In his letter discussing the article by Kupersmith et al1 on corticosteroid treatment for ocular myasthenia gravis, McQuillen2 emphasizes that Kupersmith et al "neglected to mention the only controlled clinical trial of anything in myasthenia—namely of corticotropin" citing the article by Mount.3 For the record, there have been other controlled trials of therapy in myasthenia gravis. In 1976 Howard et al4 from the Mayo Clinic, Rochester, Minn, reported, "Alternate-day prednisone: preliminary report of a double-blind controlled study" in which prednisone, 100 mg alternate day, was given to patients with moderately severe myasthenia gravis. Thirteen patients were followed up for 6 months. Six of the patients were receiving prednisone, 3 of whom improved. Seven patients were receiving placebo, of whom "three were improved and had minimal disability well controlled by small amounts of anticholinesterase medication." The authors3 further state that "finally, any evaluation of treatment of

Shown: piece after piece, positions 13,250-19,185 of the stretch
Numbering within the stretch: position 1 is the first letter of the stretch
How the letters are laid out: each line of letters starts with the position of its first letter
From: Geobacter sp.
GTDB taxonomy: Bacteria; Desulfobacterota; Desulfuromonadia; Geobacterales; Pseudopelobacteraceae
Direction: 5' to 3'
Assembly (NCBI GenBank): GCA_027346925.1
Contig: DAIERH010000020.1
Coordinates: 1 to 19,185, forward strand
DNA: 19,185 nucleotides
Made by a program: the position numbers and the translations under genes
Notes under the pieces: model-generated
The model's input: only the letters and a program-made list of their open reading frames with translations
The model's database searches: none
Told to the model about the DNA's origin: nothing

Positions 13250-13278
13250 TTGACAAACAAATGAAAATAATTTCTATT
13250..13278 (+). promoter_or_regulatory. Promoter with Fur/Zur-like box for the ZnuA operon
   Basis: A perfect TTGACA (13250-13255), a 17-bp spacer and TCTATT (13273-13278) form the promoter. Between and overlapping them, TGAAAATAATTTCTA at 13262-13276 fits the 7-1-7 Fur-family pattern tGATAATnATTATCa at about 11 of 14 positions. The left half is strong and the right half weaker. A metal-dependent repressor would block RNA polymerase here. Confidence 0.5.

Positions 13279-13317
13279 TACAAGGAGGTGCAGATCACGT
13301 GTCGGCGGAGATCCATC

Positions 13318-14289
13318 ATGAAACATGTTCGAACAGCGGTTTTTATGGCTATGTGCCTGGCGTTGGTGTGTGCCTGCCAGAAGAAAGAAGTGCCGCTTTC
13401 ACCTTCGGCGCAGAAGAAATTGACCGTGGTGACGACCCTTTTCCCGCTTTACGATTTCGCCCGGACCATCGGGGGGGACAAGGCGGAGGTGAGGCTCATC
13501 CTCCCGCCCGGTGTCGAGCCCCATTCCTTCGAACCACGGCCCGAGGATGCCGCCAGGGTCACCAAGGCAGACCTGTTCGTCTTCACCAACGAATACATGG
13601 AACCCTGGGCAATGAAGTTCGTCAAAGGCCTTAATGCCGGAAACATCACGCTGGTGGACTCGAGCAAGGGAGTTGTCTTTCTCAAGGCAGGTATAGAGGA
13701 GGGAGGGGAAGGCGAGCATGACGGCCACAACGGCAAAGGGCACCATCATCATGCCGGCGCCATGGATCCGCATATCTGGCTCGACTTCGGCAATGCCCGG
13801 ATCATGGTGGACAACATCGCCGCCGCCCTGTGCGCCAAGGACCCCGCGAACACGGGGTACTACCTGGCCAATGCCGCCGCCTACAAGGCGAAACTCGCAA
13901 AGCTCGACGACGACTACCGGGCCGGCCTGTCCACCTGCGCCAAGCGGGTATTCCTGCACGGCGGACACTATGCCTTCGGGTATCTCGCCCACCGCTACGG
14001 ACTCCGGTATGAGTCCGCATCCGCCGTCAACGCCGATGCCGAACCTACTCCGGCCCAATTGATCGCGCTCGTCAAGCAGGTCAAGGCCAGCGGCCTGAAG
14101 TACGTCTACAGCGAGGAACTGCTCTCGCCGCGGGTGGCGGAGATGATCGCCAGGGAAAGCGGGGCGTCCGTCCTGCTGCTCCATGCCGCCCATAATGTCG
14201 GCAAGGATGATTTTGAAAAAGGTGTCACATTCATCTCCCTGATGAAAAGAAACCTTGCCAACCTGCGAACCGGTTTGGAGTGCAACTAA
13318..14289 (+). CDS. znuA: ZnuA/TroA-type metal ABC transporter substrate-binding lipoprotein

Pascuzzi RM. Controlled Clinical Trials of Anything in Myasthenia Gravis. Arch Neurol. 1997;54(11):1323. doi:10.1001/archneur.1997.00550230006003
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